Flu season is around the corner, and soon you will be watching out for any signs that could differentiate it from an ordinary cold. Many people miss work because of the flu, and sometimes it can lead to complications and even hospitalization.
If you are worried about what would happen to your job if you would miss work because of it, workers compensation may seem like a plausible option for employees, especially since the vast majority of jobs involve contact with other people.
When Can You Receive Workers Compensation?
First of all, we need to clarify what exactly qualifies for workers compensation. This protective measure is implemented in every state to ensure that employees who suffer injuries or disease because of their workplace will be able to sustain themselves during recovery. Regulations vary from state to state, but the principles of qualifying for workers comp are the same everywhere: one must demonstrate that their injury or illness is caused by conditions at work or by the nature of their job.
There are two conditions that have to be met for a disease or illness to be covered by workers comp:
- It is “occupational”, meaning it arose out of the course and scope of the employment;
- It is caused by conditions “peculiar” to the work.
When it comes to the flu, both tests would be difficult to pass in order to get workers comp. First of all, it is not simple to demonstrate that you have contracted the flu virus while at work, but it is not impossible either. You would have to demonstrate that you didn’t have any symptoms up to a point, you would need to point to the conditions that exposed you to the flu virus. You can see how this is hard information to demonstrate when it comes to the flu, since it can be contracted anywhere there’s a gathering of people.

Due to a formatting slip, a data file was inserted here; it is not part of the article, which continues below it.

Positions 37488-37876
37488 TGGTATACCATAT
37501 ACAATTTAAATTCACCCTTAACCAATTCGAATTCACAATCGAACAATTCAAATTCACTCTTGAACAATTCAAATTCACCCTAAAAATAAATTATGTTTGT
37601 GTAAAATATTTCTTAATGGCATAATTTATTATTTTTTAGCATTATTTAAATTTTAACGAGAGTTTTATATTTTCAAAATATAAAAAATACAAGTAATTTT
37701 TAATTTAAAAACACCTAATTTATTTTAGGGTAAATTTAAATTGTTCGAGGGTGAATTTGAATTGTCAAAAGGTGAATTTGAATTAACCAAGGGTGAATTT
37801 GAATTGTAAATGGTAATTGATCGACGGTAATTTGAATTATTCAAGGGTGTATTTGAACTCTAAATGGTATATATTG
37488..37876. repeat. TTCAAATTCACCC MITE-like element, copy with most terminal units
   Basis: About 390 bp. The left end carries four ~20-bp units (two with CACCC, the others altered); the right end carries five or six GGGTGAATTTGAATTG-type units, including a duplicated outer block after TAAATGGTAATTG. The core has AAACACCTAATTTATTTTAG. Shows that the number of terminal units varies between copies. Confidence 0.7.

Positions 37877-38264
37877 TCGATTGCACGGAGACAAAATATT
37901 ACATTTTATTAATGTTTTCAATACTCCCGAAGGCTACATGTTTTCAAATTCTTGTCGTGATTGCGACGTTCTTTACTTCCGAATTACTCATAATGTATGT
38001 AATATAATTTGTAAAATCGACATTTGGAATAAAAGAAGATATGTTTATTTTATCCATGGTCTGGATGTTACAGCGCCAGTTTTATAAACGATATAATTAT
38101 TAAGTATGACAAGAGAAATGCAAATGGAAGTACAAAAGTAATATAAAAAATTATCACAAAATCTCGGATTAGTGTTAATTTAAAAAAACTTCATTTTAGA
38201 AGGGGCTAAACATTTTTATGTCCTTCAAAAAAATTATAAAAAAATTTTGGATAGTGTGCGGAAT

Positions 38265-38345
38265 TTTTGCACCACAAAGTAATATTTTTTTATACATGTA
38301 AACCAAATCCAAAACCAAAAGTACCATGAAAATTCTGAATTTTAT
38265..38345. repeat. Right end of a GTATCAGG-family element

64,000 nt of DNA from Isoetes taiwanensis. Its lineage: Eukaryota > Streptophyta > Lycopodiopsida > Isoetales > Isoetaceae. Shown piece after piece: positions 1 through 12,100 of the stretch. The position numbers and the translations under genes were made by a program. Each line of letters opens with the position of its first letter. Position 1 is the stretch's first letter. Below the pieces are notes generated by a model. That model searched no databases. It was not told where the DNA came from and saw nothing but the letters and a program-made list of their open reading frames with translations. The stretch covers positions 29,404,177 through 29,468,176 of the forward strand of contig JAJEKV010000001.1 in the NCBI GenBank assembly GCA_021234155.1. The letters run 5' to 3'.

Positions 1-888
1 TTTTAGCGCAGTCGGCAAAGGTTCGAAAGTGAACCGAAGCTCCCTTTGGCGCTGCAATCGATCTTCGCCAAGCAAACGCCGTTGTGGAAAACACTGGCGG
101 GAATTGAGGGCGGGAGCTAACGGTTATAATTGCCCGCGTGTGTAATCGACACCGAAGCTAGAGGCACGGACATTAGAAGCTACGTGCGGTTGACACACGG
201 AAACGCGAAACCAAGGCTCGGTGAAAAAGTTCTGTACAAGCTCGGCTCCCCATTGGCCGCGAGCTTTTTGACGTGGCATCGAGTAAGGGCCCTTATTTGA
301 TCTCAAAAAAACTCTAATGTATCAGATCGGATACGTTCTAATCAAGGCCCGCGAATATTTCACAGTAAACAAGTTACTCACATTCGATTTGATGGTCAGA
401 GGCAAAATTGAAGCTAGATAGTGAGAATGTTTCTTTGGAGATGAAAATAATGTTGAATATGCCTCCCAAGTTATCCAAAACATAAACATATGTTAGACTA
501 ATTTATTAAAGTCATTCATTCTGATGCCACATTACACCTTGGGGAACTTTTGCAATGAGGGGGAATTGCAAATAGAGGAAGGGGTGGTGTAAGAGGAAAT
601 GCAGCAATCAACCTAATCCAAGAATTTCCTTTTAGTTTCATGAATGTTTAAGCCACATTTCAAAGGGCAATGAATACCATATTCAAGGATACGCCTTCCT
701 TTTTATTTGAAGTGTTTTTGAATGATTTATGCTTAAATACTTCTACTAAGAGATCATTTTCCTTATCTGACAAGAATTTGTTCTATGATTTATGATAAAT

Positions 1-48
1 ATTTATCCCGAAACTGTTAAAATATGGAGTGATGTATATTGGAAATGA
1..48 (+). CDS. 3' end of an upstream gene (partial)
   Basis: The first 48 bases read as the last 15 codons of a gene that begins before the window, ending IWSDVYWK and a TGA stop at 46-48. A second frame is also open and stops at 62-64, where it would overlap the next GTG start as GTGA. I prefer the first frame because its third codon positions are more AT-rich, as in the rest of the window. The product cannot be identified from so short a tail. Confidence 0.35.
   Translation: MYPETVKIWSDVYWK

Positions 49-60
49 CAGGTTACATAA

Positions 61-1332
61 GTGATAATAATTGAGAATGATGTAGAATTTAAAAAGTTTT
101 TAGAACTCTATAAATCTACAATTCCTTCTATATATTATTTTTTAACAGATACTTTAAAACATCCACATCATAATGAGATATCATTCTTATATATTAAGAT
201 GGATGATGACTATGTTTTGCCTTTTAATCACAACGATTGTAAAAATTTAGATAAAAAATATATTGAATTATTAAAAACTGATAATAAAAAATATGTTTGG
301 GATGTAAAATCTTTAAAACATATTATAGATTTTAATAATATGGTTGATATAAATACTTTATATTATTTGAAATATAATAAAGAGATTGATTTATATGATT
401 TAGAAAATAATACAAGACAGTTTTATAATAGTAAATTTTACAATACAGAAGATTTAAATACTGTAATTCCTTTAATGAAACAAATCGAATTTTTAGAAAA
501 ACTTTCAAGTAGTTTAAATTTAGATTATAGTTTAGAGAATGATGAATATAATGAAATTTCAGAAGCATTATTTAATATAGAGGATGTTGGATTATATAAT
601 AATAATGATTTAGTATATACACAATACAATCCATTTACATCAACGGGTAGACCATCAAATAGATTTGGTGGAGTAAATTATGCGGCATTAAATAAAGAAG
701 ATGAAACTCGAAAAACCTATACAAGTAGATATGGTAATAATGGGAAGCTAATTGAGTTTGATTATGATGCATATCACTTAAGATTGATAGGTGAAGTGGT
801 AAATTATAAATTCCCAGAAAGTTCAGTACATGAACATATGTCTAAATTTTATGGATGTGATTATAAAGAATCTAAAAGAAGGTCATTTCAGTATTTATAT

The second test would be even more difficult to pass. The flu is an ordinary disease that you can get anywhere, it is not a characteristic of a certain workplace or job.
What About Health Workers Who Are More Exposed to Flu?
It is common sense that a health worker is exposed to a wide range of viruses, and the flu is one of the most common of them. This is why employers in the health sector have the obligation to implement a combination of controls to prevent a flu pandemic. Vaccination, giving sick employees free days and limiting the exposure to ill patients are the basic steps an employer must take during flu season.
However, the flu is generally not covered by workers compensation, since it can be transmitted anywhere, not only at the workplace. However, you don’t have to worry about missing work because of it, since any full-time employer generally gets paid medical leave in case he has a contagious airborne disease.
If you have been injured on the job call the Law Office of James M. Hoffmann 24/7 at (314) 361-4300 for a FREE consultation.